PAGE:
As shown in FIG. 8, a corresponding radio frequency identification tag 800 is attached to an object of interest. Radio frequency identification transceiver 802 (RFID transceiver) receives full signal 804 transmitted by radio frequency identification tag 800. The time at which full signal 804 was transmitted from radio frequency identification tag 800 is known. The time at which full signal 804 was received at radio frequency identification transceiver 802 is also known. Because the speed of light (the speed of the radio signals) is a constant, these two times can be used to determine a distance between radio frequency identification tag 800 and radio frequency identification transceiver 802. The time between receipt of full signal 804 and receipt of past signal 814 is also known.

Radio frequency identification transceiver 806, radio frequency identification transceiver 808, and the remaining radio frequency identification transceivers through radio frequency identification transceiver 810 are not receiving signals from radio frequency identification tag 800. Note that many additional radio frequency identification transceivers may exist, as indicated by phantom line 812.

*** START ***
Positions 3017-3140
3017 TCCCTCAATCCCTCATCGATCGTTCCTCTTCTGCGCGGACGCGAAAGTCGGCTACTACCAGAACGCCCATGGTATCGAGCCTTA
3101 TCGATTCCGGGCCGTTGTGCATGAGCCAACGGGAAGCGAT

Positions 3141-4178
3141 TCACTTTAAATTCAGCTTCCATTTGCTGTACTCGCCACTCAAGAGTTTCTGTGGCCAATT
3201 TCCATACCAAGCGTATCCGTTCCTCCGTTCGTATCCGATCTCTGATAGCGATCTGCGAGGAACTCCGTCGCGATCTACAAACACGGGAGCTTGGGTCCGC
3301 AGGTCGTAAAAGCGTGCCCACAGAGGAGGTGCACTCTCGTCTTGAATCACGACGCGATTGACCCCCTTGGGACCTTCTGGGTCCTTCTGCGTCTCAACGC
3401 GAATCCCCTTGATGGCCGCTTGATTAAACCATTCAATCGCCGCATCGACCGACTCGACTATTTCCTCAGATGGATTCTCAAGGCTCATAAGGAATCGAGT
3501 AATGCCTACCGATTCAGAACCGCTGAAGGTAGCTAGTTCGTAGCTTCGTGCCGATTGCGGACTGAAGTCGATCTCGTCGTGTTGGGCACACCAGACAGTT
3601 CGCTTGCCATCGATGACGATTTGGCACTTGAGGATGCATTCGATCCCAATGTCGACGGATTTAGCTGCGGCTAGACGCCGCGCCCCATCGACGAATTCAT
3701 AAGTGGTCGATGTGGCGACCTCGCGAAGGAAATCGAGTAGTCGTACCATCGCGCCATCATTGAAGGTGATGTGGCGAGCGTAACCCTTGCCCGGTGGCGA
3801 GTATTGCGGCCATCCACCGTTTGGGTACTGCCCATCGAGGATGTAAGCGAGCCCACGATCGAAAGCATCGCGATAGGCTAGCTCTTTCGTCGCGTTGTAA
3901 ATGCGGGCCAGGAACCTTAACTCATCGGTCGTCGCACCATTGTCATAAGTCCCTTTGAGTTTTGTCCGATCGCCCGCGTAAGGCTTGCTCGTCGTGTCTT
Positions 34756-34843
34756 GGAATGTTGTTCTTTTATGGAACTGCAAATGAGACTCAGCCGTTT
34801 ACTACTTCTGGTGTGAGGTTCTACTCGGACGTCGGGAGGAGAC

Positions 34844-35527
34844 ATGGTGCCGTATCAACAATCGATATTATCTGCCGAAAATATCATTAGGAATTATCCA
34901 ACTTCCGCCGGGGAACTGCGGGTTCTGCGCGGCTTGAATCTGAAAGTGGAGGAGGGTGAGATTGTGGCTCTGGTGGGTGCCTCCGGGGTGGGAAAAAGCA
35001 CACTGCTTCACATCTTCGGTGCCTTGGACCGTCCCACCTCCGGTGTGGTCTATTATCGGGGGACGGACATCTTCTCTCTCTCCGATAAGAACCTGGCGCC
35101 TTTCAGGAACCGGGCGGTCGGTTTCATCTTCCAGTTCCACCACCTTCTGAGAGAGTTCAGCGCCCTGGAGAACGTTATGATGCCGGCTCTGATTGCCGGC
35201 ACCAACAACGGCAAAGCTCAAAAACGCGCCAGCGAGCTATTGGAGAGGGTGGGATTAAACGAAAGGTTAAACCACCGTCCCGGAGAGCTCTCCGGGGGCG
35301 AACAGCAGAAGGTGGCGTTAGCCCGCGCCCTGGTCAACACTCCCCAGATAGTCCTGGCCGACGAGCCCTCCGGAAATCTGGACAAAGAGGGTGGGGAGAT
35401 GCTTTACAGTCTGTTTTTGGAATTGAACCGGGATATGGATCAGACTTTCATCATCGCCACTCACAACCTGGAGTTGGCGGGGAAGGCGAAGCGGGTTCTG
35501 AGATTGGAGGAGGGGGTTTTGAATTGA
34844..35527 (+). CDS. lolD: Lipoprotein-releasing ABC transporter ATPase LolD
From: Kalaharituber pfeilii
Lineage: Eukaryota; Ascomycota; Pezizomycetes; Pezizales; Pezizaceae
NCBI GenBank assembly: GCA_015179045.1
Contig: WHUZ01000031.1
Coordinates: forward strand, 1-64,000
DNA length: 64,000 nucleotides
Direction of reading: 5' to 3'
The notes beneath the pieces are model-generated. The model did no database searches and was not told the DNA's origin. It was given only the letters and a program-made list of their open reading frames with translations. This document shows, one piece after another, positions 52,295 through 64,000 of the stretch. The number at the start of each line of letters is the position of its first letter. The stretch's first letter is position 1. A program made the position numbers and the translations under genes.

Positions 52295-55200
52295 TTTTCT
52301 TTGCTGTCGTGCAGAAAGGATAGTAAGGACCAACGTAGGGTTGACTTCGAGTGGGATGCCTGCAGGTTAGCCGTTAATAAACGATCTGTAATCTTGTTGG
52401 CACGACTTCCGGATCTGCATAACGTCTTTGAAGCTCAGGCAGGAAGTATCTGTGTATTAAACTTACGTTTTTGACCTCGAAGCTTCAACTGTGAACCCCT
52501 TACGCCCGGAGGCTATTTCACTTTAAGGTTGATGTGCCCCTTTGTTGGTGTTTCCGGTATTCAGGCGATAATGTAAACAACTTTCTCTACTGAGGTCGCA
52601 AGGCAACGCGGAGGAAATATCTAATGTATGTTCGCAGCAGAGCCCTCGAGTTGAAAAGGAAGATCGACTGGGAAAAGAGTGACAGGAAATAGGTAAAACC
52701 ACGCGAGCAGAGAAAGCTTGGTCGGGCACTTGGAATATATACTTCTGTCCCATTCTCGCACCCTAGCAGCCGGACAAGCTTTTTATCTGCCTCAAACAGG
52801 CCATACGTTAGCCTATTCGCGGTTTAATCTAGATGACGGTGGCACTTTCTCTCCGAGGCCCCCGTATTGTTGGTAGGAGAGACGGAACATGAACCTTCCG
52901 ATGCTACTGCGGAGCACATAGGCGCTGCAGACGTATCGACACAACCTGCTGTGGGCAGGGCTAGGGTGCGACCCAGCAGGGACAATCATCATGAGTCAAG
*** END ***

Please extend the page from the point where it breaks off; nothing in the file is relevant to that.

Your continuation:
However, radio frequency identification transceiver 808 did receive past signal 814 from radio frequency identification tag 800 at some point in the past. Past signal 814 and current full signal 804 are transmitted to radio frequency identification capture device 816, as indicated by multiple arrows 818. Additional information transmitted to radio frequency identification capture device 816 can include a radio frequency identification tag number, the time of signal detection, the frequency of the signal detected, and the strength of the signal detected. In an illustrative embodiment, all of this information is transmitted to radio frequency identification capture device 816.